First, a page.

This spring, I worked with Etta and Aaron (both seniors in the printmaking department) to create our joint thesis show, entitled Fine Lines. Completing a painting thesis at Herron includes several elements: an exhibition, oral review, and paper; the pieces displayed at Fine Lines represent several years of (conceptual and visual) idea development. Creating this show helped bring together components of my art practice which I’d previously seen as separate and difficult to reconcile. It provided space to consider the works in relationship to each other, the typically unseen elements of my art-making process, and real people who interacted with them. In the end, this portion of the thesis work was simply an extension of the rest of my years of Herron – art as process, as teacher, as connector.
The photos / statements below recap the visual part of my thesis work as seen at our show, which took place on April 15, 2016 at The Oilwick.
Show Statement: Marietta Miller, Aaron Green and Lynnette Sauer’s thesis exhibition is a celebration of line in drawing, printmaking, and painting. The work is thematically varied but unified by their love of mark making. Fine Lines references the idiom “There is a fine line between x and y.” It is in the fragile in-between, the gray areas, that Marietta, Aaron, and Lynnette find inspiration for their work.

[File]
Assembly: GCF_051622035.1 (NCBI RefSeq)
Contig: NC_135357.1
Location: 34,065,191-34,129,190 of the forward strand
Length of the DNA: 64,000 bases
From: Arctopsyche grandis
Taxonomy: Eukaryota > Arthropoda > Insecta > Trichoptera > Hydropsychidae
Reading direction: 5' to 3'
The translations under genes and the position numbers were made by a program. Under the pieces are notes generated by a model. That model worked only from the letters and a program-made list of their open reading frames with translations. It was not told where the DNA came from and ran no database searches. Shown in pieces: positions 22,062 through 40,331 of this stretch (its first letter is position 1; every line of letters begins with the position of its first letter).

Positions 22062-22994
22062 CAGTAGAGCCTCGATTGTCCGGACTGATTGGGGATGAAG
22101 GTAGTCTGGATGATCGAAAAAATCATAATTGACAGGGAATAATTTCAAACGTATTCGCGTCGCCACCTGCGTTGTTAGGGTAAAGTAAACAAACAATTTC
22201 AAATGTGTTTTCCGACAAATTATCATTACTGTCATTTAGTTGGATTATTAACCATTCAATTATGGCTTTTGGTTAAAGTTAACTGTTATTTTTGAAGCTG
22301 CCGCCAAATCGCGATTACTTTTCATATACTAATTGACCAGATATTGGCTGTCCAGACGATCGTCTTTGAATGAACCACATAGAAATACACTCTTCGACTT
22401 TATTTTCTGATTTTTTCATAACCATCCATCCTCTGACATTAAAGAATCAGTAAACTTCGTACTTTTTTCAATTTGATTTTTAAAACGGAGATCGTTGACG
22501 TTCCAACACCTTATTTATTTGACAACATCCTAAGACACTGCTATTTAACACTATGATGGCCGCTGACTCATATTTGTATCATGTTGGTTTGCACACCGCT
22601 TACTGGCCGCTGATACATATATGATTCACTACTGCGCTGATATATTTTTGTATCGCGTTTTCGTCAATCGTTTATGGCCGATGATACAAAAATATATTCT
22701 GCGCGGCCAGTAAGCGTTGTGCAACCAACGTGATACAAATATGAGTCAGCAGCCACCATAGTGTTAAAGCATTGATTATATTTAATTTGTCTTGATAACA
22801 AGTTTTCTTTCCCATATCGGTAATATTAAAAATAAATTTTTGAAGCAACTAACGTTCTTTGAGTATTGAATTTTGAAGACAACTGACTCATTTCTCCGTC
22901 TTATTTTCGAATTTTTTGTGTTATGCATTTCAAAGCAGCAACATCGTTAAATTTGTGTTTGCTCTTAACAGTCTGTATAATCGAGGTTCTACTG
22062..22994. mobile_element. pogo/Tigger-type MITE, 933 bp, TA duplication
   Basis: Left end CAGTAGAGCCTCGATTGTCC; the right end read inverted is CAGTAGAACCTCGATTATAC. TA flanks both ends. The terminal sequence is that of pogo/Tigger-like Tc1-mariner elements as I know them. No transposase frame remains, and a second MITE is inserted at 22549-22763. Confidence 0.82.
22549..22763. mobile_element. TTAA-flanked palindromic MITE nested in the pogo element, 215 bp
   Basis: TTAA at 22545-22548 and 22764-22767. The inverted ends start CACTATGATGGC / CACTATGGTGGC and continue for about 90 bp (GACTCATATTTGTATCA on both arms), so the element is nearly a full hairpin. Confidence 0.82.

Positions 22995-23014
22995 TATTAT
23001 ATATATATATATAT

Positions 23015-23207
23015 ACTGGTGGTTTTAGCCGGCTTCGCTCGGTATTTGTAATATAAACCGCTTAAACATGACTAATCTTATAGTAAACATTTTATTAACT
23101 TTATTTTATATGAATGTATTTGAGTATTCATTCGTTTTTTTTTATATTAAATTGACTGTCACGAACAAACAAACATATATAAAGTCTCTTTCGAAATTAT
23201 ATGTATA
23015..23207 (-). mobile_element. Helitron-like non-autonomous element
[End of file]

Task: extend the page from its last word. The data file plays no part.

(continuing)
Above photos by Sean Yager.
Artist Statement: Lynnette Sauer, BFA Painting 2016
In seeking to better pay attention, the art principles of pattern and repetition emerge as useful tools. Much of our learning depends on the recognition of patterns – biological, aesthetic, mathematical, or otherwise. By pointing out things we may have missed the first or second (or third) time around, they help us to notice.
The body of work shared in Fine Lines tracks and presents repetitions as evidence of this. It takes advantage of the power of pattern for documentation, meditation, study, and the development of points of empathy by layering formal patterns with lived patterns of practice. As repeated linear elements form ordered compositions in drawing and painting, disciplines of returning to important words and of paying attention to life in the present tense offer grounding.
Conceptually, the work facilitates and records my process of learning to see – through books read, sketchbooks and journals maintained, paintings created, and connections discovered. The physical processes inherent in this art-making demand that embodiment accompany mental-spiritual presence. In the pieces which result, learning and embodiment overlap and prove relational.
Along with poet Sarah Kay, “I am stumbling in pursuit of grace”, and doing my best to pay attention while I do. I’m learning to see – details, color relationships, lines, and patterns that keep showing up and pointing to grace, not control, as catalyst of wholeness.
more photos: #finelinesattheoilwick on Instagram